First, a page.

Moga Pro Bluetooth Android Controller – Kinda Cool, But…
If you’ve followed Android gaming news recently, the other big item discussed besides the rise and fall of the OUYA has been the new Android gaming controller, the Moga Pro. Moga controllers are not a new kid on the block either, previously releasing a rather blocky and cumbersome controller for Android devices. However, the recently released Moga Pro controller, which resembles a Mad Catz Xbox 360 controller, has been touted as the latest and greatest of Android gaming peripherals.
It does have a lot going for it as well. It’s sleek design fits comfortably into the player’s hands. Unlike most console controllers, the Moga Pro has rubber gripped handles on the sides for added comfort and so your sweaty palms won’t result in your controller flying off during a rousing game of Shadowgun. The controller itself is designed almost identical to that of a 360 controller, with the thumbsticks, D-pad, trigger buttons and action buttons located in the exact same spots as the Xbox controller. The only major differences between the two are the placements of an extra couple buttons, mostly utilized for connectivity to your Android device, as well as the start and select buttons. It also comes with an apparatus, like its predecessor, which allows you to put your phone on the controller, for added comfort, as well as a stand for tablets or larger phones.
Pairing the Moga Pro controller to your Android phone or tablet is a fairly painless and simple procedure. Linking the two devices is not unlike pairing any bluetooth enabled device to your Android phone or tablet, but does require a couple extra steps. Users will be required to download the official Moga Pivot app, which doesn’t take up a lot of room, but acts as a game portal and required to activate games through it in order to use the controller. I did notice games that are opened and played through the Moga Pivot portal have a tendency to start up a little sluggish, but generally perform pretty admirably.
As far as the controller’s response time to the game on your Android device, it appears any input you give the controller results in pretty flawless execution on the screen for the most part. I had a couple of lag issues with NOVA 3, but Grand Theft Auto 3 made me feel like I was back on my PS2 the day I bought it, just without the crappy little TV in my basement bedroom. GTA 3 with the Moga Pro controller works absolutely amazing. You do need to be careful about what other devices you have around while gaming however, as I did not some disconnect between the Android device and Moga Pro controller every now and then with keeping a steady signal when I had other wireless devices around.
However, once you get a chance to explore the games compatible with the Moga Pro in the Moga Pivot app area (which will actually tell you which games currently on your device are compatible), you notice its quite a limited selection. Keep in mind that the Moga Pro is the second controller that Moga has manufactured for Android devices and I believe any game that works for the original device works for the Pro edition as well. However, in their defense, Moga has announced more games are soon coming for this controller. So while early adapters may not have an extensive library to chose from, the controller manufacturer promises more games to be compatible with the device in the future.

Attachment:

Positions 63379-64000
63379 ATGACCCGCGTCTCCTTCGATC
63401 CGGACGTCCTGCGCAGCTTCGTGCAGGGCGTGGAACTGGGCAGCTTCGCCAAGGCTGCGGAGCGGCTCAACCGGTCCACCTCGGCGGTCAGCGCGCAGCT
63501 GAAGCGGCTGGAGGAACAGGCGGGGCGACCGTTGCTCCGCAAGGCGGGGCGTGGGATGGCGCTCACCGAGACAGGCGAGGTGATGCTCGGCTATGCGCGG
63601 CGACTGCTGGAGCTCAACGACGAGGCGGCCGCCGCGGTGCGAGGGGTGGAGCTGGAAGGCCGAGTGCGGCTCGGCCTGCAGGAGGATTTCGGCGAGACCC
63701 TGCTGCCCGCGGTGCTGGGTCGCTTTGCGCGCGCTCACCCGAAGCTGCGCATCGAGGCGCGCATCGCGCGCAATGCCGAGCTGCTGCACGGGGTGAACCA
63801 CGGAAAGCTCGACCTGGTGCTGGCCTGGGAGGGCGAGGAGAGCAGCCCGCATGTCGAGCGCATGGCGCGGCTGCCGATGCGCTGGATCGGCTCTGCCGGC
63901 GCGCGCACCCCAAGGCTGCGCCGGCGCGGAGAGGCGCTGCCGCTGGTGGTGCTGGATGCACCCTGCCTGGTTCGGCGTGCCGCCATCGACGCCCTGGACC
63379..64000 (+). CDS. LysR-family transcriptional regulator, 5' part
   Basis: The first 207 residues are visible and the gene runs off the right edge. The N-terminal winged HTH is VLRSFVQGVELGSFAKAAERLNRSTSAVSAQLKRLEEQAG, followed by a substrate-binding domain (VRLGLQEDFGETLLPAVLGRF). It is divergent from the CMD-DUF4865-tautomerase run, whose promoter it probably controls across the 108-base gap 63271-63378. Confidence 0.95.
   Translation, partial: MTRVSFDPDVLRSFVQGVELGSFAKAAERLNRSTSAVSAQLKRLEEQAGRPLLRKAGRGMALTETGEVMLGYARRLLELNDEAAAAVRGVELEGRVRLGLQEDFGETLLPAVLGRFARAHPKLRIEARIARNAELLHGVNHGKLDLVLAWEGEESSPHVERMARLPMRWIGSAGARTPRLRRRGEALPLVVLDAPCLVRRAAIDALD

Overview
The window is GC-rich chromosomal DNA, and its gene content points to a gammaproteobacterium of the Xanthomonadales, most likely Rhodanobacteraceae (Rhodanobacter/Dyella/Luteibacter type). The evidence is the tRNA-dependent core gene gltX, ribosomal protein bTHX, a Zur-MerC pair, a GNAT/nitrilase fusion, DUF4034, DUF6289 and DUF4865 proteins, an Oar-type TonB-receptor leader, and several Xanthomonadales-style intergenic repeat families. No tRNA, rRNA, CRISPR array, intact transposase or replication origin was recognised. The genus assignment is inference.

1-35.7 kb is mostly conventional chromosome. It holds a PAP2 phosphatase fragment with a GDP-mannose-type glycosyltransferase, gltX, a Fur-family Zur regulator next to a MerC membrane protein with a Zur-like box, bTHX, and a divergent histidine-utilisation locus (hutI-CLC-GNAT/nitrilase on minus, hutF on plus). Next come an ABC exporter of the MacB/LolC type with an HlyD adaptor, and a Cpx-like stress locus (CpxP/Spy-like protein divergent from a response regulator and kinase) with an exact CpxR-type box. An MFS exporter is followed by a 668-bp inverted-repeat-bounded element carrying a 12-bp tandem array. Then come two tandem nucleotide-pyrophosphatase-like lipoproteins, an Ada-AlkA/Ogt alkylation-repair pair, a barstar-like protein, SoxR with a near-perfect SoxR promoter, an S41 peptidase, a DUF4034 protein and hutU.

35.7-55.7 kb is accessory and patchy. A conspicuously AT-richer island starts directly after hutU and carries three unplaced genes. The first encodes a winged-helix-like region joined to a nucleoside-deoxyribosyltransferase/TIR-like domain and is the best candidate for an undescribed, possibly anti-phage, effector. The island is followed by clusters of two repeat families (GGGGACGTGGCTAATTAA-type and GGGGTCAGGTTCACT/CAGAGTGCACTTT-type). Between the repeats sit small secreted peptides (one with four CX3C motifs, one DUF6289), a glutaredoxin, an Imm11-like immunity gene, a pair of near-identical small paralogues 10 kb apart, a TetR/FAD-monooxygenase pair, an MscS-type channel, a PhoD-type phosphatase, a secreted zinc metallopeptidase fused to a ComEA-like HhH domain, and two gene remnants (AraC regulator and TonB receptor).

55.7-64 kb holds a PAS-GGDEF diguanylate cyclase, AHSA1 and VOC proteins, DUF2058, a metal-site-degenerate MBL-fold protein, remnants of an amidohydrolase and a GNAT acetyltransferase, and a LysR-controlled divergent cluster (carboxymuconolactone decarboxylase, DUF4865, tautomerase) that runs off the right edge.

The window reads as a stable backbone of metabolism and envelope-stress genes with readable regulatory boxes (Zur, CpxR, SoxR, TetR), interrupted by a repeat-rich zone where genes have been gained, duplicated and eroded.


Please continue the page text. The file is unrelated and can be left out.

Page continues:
Potential buyers also have to consider the price point of $50 for the Moga Pro. While the controller itself is sleek and nice, it’s still just a controller, and only works for a couple of games, totally optimized for even less. Admittedly, it’s a difficult argument to prop the Moga Pro against just plugging a Logitech or PS3 controller into your device via a USB port or OTG cable.
There are some games that are clearly optimized for the device verses games that have been made compatible for it as well. There are two ways to “turn the device on”. Some games require you to be in A mode, which is designated for the games the device is optimized for. A majority of the games will be in B mode, which are games that function just fine with the controller, but weren’t specifically centered around the Moga Pro. There isn’t generally an issue here, but does feel to be an unnecessary step, though I cannot speak for the internal mechanics of the controller with how it works with the games.
These complaints aren’t to say the Moga Pro is a total waste or a bad device either, but at a $50 price point along with all of the praise it has received from other sites, to me it seems over-hyped. There isn’t anything about it per se that sets it apart from any other controller I’ve used. It simply plays a small selection of games. It doesn’t light up, have hand fans or any other nuances I’ve seen in any other controllers over the years. Anyone who runs emulators or ROMs on their Android device will even be disheartened to learn that it will not work with those devices either. But, for the games it does pair with, it works really well. Consider this device like an obscure weird tasting wine; not everyone is going to enjoy it or understand it and it doesn’t really go with much. But those who do enjoy it and the items it does couple nicely with, it doesn’t absolutely fantastically so. If I am going to make a recommendation with the Moga Pro, I’d say to buy this device, but wait until it goes on sale, or you acquire a stock pile of Amazon gift cards.
More information and purchase site can be found here: http://www.mogaanywhere.com/about-moga/moga-pro-controller/
The device is also available through Amazon here: http://www.amazon.com/POWER-Mobile-Gaming-Android-Smartphones/dp/B00BTDBSXU